into several stops per year. Four miles away in upper-middle-class Park
Slope, Brooklyn, police stopped people at a rate of 35 per 1,000

For police, the focus on public housing is elemental.
One in five murders in the city last year occurred in or on the grounds
of public housing, as well as one in five shootings and one in nine
reported rapes. One in every four guns were seized there.


Brownsville is in NYPD Precinct 73, which last year had
14.1 violent crimes per 1,000 residents. Among the city's 76 precincts,
its violent crime rate was a close second to Precinct 41, in the Hunts
Point-Longwood area of the Bronx. The rate may be significantly lower
than its crack-cocaine-driven peak in 1990, but it is still almost three
times the citywide rate.

Precinct 78, which encompasses most of Park Slope, had
4.1 violent crimes per 1,000 residents, 17 percent below the city rate.

Long the epicenter of NYPD stop-and-frisk activity, Brownsville was the subject of a New York
Times report two years ago that found police were conducting stops
there at a rate unmatched elsewhere in the city. (Disclosure: Co-author
Janet Roberts worked on the New York Times story.) The Reuters analysis
shows that is still true two years later.

Residents tell stories of cops peering down from
rooftops, monitoring movement with a ubiquitous network of security
cameras, patrolling halls and occupying lobbies.

In interviews
conducted in the past few weeks, many Brownsville public housing
residents claim they are regularly questioned, ticketed, often frisked
and sometimes arrested on little or no pretense. They say police can be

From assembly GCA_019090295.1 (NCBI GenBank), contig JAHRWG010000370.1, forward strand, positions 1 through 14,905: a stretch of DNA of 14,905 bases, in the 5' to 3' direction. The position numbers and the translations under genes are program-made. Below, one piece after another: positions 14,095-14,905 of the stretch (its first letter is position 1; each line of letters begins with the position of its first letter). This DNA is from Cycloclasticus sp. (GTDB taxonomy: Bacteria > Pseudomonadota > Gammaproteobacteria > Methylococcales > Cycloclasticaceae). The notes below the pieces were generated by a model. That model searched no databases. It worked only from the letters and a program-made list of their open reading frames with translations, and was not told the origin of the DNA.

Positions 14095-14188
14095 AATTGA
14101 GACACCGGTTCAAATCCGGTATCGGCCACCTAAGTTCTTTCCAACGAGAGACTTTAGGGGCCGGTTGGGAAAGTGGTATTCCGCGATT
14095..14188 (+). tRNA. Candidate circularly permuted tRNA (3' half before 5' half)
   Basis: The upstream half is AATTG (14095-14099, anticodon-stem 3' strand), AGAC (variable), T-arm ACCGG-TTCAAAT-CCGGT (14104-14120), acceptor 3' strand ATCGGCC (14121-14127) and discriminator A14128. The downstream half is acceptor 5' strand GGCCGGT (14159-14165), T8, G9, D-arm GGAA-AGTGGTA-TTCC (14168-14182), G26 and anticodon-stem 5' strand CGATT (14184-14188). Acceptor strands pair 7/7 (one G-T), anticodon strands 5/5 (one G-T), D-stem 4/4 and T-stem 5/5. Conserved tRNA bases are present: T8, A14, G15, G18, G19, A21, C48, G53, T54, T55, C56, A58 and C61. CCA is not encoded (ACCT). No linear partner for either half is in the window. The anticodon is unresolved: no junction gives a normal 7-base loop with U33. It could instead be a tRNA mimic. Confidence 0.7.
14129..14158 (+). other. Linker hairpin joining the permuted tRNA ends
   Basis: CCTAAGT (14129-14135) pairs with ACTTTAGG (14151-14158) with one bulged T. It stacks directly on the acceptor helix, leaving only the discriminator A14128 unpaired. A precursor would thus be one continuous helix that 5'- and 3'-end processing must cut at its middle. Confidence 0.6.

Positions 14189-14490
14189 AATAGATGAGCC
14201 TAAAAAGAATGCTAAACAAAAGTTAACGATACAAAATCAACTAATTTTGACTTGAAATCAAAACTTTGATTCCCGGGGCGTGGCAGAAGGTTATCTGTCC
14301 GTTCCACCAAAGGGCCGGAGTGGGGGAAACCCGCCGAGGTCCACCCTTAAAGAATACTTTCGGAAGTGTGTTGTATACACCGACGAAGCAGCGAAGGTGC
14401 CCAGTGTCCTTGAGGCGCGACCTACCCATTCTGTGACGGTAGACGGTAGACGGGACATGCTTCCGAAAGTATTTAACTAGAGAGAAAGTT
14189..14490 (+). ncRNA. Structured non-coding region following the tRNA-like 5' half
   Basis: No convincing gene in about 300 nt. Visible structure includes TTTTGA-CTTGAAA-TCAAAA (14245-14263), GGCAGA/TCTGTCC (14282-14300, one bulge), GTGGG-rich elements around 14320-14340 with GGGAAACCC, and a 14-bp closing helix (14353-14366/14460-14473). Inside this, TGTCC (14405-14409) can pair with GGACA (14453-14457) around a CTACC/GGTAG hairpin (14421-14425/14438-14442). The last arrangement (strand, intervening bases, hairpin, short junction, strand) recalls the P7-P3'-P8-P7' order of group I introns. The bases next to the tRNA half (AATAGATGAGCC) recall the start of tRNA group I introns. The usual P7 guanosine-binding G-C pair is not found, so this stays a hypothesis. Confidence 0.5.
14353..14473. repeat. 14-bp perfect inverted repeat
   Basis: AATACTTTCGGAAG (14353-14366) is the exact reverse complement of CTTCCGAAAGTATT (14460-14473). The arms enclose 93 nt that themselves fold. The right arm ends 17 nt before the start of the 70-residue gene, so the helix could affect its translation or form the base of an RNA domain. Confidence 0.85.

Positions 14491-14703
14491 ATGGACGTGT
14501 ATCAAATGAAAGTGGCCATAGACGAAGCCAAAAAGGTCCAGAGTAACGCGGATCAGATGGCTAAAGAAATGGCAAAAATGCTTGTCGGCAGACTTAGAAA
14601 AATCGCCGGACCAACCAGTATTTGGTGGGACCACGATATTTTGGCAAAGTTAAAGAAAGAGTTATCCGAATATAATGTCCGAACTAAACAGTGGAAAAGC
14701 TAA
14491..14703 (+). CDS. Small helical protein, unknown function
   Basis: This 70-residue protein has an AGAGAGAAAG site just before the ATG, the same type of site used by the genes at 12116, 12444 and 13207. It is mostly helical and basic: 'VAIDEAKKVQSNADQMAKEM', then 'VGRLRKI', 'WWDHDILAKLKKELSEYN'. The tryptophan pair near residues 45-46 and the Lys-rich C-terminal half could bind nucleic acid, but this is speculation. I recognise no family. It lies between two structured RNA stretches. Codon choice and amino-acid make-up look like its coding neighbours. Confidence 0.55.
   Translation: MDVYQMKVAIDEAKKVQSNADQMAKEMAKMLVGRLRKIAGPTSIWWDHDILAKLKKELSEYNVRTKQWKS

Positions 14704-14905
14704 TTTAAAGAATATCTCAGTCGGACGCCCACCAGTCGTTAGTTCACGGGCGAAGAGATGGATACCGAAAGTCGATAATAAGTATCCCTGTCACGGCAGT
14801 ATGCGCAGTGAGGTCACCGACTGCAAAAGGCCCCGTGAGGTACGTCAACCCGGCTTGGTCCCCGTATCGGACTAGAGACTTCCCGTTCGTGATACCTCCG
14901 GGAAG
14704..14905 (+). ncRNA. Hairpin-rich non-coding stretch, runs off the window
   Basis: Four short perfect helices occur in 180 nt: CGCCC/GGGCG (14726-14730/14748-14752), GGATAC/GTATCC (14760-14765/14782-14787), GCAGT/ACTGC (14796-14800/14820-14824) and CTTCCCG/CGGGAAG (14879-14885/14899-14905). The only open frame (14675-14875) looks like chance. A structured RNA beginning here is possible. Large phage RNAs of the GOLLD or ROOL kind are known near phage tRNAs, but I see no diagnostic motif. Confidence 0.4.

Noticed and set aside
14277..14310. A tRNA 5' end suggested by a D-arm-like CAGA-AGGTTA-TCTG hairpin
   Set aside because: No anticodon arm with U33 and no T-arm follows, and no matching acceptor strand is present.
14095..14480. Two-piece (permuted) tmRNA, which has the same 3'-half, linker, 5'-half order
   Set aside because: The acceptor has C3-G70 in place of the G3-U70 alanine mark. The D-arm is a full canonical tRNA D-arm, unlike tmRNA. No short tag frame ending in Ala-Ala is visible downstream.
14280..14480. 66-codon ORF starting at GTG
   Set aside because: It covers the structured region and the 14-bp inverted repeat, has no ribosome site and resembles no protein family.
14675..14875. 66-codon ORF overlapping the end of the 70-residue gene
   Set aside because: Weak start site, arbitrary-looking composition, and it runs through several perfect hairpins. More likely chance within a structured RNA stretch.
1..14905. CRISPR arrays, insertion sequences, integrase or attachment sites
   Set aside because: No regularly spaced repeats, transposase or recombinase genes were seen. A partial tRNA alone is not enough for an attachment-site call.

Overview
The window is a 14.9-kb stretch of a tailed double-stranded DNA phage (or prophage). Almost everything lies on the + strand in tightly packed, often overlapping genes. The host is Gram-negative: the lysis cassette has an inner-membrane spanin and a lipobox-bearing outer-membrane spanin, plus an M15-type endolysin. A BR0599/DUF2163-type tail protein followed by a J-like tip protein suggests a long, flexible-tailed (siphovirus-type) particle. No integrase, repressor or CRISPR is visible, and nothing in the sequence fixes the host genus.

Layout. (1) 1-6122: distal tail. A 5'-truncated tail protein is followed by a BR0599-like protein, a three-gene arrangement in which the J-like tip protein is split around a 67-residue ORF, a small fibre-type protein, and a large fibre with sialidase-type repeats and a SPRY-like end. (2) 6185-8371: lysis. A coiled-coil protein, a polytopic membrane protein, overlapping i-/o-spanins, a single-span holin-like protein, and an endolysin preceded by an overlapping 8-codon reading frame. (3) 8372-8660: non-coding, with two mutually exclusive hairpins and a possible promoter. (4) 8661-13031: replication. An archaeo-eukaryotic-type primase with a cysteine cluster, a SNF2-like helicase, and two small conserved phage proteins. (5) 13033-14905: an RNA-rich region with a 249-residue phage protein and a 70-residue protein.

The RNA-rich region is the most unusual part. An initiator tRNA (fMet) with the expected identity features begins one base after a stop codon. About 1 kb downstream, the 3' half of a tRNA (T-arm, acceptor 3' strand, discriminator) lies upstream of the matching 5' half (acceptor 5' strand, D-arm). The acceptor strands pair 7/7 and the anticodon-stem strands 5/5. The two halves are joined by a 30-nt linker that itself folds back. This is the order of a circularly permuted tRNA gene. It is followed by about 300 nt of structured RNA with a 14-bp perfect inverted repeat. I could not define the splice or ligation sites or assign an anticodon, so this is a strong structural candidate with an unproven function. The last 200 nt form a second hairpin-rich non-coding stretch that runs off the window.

abusive, unnecessarily aggressive and indiscriminate. To these
residents, civil liberties have withered with declining crime rates.

Last spring, years after the pajama incident, Hudgins
stepped out of an elevator in his building as a pair of cops were
getting in. As it often does on Mondays, Hudgins said, the elevator
smelled of alcohol. Police stopped him, saying they suspected he was
drinking alcohol from the cup in his hand. They insisted he hand over
his drink, sniffed it, and told him it smelled like alcohol, Hudgins
said. No, he insisted; it was a mix of iced tea and lemonade. There in
the lobby of his own building, at the age of 34 and with no criminal
record, Hudgins was issued two tickets - one for disorderly conduct and
another for having an alcoholic beverage in an open container.

Hudgins had had enough. He filed a formal complaint
with the city's Civilian Complaint Review Board. Both summonses were
eventually dismissed, according to court records provided by Hudgins.
"You can be stopped on any given day, for anything," he said. "It's

Police patrolling public housing enforce housing
regulations, which dictate that to be inside one of its buildings you
must either live there or be visiting someone. Among the almost 600,000
stops police made in or around city housing in the past six years, they